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Diary

Eric Hobsbawm: Memories of Weimar, 24 January 2008

... explosive Berlin of the Weimar Republic. The place was a terrible letdown.’ The cover of Eric Weitz’s excellent and splendidly illustrated Weimar Germany: Promise and Tragedy brings back memories.* It shows the old Potsdamer Platz long before its transformation into a ruin at the hands of Hitler and into Disneyland architecture in the reunified ...

Glory

Eric Hobsbawm, 3 June 1982

War and Society in Revolutionary Europe 1770-1870 
by Geoffrey Best.
Leicester University Press/Fontana, 336 pp., £12, March 1982, 0 00 634747 9
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European Empires from Conquest to Collapse 1815-1960 
by V.G. Kiernan.
Leicester University Press/Fontana, 285 pp., £12, March 1982, 0 00 634826 2
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... Is it a good thing that a country, after almost forty years of accelerating decline, has nothing more satisfactory to look back upon than a victorious world war with relatively modest casualties? One is inclined to think not, as British politicians and the media fall in once again behind the fifes and drums of military glory. On the other hand, the unique place of 20th-century war in British life – we are a democracy which has both fought and survived two world wars – and the role of wartime memory in buttressing the national identity since 1945, have been good for the history of war, a subject which appears to flourish exceptionally well in this country ...

In Search of People’s History

Eric Hobsbawm, 19 March 1981

People’s History and Socialist Theory 
edited by Raphael Samuel.
Routledge, 417 pp., £10.95, January 1981, 0 7100 0765 5
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British Labour History 
by E.H. Hunt.
Weidenfeld, 428 pp., £18.50, January 1981, 0 297 77785 8
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... When the Roman emperor Vitellius was deserted in his last moments by everyone except his cook, the aristocratic historian Tacitus could not bring himself to mention the actual occupation of so undignified a member of society. As Peter Burke points out in a friendly but sceptical contribution to People’s History and Socialist Theory, under such circumstances ‘people’s history’ was a contradiction in terms ...

Homesickness

Eric Hobsbawm, 8 April 1993

Jews and the German State: The Political History of a Minority, 1848-1933 
by Peter Pulzer.
Blackwell, 370 pp., £35, March 1992, 0 631 17282 3
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The Jews of Germany: A Historical Portrait 
by Ruth Gay.
Yale, 336 pp., £19.95, September 1992, 0 300 05155 7
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... Most of world history until the later 18th century could be written without more than marginal reference to the Jews, except as a small people which pioneered the monotheistic world religions, a debt acknowledged by Islam, but creating endless problems for Christianity, or rather for the Jews unlucky enough to live under Christian rulers. Practically the entire intellectual history of the Western world, and all that of the great cultures of the East, could be written without more than a few footnotes about the direct Jewish contribution to them, though not without paying considerable attention to the role of Jews as intermediaries and cultural brokers, notably between the classic Mediterranean heritage, Islam and the medieval West ...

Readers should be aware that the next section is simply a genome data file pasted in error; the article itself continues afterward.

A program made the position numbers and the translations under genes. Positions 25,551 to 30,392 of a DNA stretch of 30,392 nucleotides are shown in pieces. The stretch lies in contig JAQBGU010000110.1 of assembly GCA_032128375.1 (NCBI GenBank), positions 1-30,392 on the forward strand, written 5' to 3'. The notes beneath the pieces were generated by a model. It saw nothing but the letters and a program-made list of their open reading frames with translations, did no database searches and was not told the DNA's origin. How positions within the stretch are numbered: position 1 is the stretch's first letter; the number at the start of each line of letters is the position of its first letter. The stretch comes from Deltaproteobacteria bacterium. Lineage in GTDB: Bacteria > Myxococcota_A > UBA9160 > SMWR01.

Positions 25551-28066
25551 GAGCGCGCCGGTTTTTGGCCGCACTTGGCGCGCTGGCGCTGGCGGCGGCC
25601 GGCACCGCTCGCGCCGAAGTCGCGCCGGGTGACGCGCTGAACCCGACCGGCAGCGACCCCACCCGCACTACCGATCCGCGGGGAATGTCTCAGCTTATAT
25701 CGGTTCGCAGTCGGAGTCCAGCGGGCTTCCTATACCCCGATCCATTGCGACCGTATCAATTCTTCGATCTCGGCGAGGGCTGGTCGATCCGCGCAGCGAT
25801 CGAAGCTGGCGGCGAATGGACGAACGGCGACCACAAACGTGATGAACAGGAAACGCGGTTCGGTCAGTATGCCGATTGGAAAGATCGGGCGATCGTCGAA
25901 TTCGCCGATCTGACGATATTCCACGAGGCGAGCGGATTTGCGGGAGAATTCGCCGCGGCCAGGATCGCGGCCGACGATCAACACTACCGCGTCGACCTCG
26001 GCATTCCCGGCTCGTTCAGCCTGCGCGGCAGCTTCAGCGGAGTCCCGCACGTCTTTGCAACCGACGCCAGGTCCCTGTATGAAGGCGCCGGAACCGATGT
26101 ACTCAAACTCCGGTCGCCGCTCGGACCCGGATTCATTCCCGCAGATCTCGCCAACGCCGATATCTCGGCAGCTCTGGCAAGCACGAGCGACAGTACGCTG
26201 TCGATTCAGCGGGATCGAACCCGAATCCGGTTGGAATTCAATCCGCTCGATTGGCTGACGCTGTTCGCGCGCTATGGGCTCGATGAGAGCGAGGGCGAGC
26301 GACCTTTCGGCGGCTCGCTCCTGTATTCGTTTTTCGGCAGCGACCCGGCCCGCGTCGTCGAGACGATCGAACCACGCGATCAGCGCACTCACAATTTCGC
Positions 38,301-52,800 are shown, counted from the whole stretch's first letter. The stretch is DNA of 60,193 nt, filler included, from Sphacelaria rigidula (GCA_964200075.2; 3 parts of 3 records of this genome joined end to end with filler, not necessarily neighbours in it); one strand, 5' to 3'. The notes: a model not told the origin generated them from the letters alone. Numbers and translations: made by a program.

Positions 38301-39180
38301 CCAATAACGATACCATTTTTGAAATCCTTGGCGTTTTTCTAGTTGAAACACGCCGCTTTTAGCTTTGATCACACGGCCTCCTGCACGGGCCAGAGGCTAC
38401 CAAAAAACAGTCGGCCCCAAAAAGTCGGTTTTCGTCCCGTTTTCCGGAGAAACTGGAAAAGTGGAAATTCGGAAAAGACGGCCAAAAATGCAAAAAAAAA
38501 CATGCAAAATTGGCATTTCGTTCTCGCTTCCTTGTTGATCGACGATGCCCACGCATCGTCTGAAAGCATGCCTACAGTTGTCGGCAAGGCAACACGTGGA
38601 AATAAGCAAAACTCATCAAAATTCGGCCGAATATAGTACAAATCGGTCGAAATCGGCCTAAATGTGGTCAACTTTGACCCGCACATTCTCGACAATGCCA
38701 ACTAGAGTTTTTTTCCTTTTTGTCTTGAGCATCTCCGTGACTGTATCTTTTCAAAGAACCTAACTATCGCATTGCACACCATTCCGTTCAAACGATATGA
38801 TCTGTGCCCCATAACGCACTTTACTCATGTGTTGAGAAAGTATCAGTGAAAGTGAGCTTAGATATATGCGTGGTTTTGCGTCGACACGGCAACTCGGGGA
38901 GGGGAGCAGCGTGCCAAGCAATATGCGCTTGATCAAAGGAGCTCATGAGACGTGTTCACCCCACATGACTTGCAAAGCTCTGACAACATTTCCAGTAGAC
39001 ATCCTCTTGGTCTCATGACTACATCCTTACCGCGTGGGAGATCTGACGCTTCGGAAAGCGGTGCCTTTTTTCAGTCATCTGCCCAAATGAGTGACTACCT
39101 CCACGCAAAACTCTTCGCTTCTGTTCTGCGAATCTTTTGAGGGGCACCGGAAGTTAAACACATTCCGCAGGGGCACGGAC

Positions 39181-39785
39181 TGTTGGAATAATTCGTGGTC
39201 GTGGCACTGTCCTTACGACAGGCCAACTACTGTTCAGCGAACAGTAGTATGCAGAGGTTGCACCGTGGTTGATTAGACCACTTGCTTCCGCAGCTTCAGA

The Left’s Megaphone

Eric Hobsbawm, 8 July 1993

Harold Laski: A Political Biography 
by Michael Newman.
Macmillan, 438 pp., £45, March 1993, 0 333 43716 0
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Harold Laski: A Life on the Left 
by Isaac Kramnick and Barry Sheerman.
Hamish Hamilton, 669 pp., £25, June 1993, 0 241 12942 7
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... It would not be too much to say,’ wrote the otherwise unsympathetic Max (now Lord) Beloff after Harold Laski’s death in 1950, ‘that ... the future historian may talk of the period between 1920 and 1950 as the “The Age of Laski.”’ Thirty-seven years later a leading historian of the Labour Party observed that ‘Laski’s time and reputation have gone into almost total eclipse ...

Era of Wonders

Eric Hobsbawm: Mandarin Science, 26 February 2009

Bomb, Book and Compass: Joseph Needham and the Great Secrets of China 
by Simon Winchester.
Viking, 316 pp., £20, September 2008, 978 0 670 91379 4
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... The great debate about ‘The Two Cultures’ divided the arts and sciences in Cambridge, and the intellectual pages of Britain, in the late 1950s and early 1960s, but is now hardly remembered, memorialised only in Stefan Collini’s edition of the 1959 Rede Lecture. This lecture was a claim for the centrality of science and an attack on ‘literary intellectuals’ by the now almost forgotten C ...

Diary

Eric Hobsbawm: My Days as a Jazz Critic, 27 May 2010

... I owe my years as a jazz reporter to John Osborne’s Look Back in Anger, which made the British cultural establishment of the mid-1950s take notice of a music so evidently dear to the new and talented Angry Young Men. When, needing some money, I saw that Kingsley Amis wrote in the Observer on a subject about which he obviously knew no more and possibly less than I did, I called a friend at the New Statesman ...